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Adoboli Encouraged by UBS Superiors to Exceed Limit, Lawyer Says

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Former UBS Trader Kweku Adoboli
Former UBS trader Kweku Adoboli, originally from Ghana, is accused of fraud and false accounting for a $2.3 billion trading loss. Photographer: Simon Dawson/Bloomberg

Nov. 9 (Bloomberg) -- Kweku Adoboli, the former UBS AG trader on trial over a $2.3 billion loss, was encouraged by superiors to exceed risk limits as he made record profits from unauthorized trades, his lawyer said.

Adoboli, 32, shared the process he used for such trades with his teammates and bosses on the exchange-traded funds desk, showing he didn’t think it was dishonest, his lawyer Charles Sherrard told a London jury in closing arguments today.

“You can’t make $6 million profit in one day by not being massively in excess of risk limits,” Sherrard said. “In the end, did he lose control and miscalculate? Yes, he did. He got it wrong and he apologized.”

Adoboli, originally from Ghana, is accused of fraud and false accounting for the $2.3 billion trading loss. Prosecutors say he hid the risk of his trades by booking fake hedges at the Swiss bank and then hiding profit to cover future losses before market fluctuations made his positions untenable.

Prosecutors are “trying desperately to paint this man as a rogue trader” who worked alone, like Jerome Kerviel, the former Societe Generale SA trader convicted over a 4.9 billion-euro ($6.23 billion) loss, Sherrard said. The bank ignored evidence that others, particularly Adoboli colleague John Hughes, participated in the trading to blame Adoboli alone, Sherrard said.

Falls Apart

“The minute you see it’s the whole desk working as a team,” the prosecution falls apart, Sherrard said. “That’s why they’re so anxious to protect John Hughes.”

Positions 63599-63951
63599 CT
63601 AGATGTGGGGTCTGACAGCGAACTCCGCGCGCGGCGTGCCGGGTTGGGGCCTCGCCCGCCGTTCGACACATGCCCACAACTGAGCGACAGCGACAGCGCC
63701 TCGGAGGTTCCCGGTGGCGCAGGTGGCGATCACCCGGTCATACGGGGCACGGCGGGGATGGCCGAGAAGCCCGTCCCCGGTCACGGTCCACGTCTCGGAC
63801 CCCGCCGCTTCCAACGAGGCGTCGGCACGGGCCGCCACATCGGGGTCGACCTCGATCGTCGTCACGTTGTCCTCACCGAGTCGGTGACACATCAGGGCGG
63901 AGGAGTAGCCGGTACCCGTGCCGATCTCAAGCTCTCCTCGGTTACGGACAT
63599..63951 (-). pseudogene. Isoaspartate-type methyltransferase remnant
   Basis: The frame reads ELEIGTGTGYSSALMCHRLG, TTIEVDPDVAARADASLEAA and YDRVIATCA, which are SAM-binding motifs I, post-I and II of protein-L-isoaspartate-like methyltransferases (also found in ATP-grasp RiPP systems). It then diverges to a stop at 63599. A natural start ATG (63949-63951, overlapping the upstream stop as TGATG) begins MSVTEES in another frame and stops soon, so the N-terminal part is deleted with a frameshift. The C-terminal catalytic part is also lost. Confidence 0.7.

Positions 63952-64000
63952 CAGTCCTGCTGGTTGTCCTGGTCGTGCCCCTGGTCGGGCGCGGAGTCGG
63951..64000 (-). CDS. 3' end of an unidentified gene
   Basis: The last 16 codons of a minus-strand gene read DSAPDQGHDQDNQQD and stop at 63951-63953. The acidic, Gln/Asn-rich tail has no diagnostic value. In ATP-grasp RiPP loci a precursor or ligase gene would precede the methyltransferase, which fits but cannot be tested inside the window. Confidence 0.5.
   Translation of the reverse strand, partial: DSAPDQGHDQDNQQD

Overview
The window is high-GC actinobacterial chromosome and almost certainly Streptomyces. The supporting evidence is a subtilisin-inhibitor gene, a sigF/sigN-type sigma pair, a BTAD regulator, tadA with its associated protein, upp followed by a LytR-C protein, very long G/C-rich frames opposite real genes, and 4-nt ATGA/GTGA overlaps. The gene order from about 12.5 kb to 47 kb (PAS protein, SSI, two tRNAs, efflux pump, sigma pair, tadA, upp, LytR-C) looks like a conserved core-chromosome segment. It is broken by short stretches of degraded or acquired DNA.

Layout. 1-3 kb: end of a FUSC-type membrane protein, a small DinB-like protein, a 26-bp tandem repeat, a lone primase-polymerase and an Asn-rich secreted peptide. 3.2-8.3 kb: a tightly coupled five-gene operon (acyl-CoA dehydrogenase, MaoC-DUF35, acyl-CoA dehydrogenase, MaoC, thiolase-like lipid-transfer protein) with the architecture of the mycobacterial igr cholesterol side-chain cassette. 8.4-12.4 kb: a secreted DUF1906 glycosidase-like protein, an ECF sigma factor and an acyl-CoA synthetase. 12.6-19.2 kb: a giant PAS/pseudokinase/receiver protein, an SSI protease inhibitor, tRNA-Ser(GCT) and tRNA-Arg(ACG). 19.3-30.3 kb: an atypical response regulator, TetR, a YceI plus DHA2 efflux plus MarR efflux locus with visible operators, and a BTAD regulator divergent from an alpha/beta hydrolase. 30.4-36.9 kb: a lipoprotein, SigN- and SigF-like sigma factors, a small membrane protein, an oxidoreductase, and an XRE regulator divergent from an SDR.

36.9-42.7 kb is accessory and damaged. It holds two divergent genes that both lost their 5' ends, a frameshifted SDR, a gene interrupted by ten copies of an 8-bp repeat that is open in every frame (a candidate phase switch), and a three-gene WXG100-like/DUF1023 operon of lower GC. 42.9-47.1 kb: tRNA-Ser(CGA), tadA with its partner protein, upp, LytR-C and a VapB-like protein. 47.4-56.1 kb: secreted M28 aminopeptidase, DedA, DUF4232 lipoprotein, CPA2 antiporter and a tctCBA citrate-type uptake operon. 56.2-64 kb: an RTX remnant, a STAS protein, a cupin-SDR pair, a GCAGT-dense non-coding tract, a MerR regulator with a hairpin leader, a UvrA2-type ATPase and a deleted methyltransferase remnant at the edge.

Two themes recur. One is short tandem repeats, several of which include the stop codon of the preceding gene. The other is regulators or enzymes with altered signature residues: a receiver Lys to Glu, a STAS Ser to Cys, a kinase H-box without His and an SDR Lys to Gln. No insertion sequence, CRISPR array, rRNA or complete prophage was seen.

Sherrard said Adoboli initially lied to protect Hughes and the other traders on the desk. The other men, who deny involvement, have “amnesia,” Sherrard said.

Hughes testified for the prosecution and cried on the stand when he read a Sept. 14, 2011, e-mail in which Adoboli told his bosses about the trades and took full responsibility.

Sherrard also read excerpts from internal reviews and descriptions of Adoboli before the scandal erupted, including a comment that “too many people take his good nature for granted” and that he works too hard.

Adoboli is also being wrongfully blamed for the bank’s layoffs and poor reputation, as well as a drop in the bank’s shares after the loss that quickly recovered, Sherrard said.

“He has had to bear the brunt of the problems at UBS,” Sherrard said. The prosecution made false claims about Adoboli because it “can’t get around the evidence.”

Prosecution Closings

Prosecutor Sasha Wass ended her closing argument today by saying Adoboli is arrogant, reckless and dishonest. She said he lied to his colleagues to cover his crime, and then lied in the trial using “long-winded, convoluted answers” to explain himself.

“We invite you to see through those lies and convict Mr. Adoboli,” Wass said to the jury as Adoboli shook his head back and forth.

Wass compared his actions to those of shoplifters, pedophiles and rapists who admit their crimes and then blame their victims.

“Isn’t that just a little bit much?” Sherrard said to the jury, referring to Wass’s comparison to rape.

To contact the reporter on this story: Erik Larson in London at

To contact the editor responsible for this story: Anthony Aarons at

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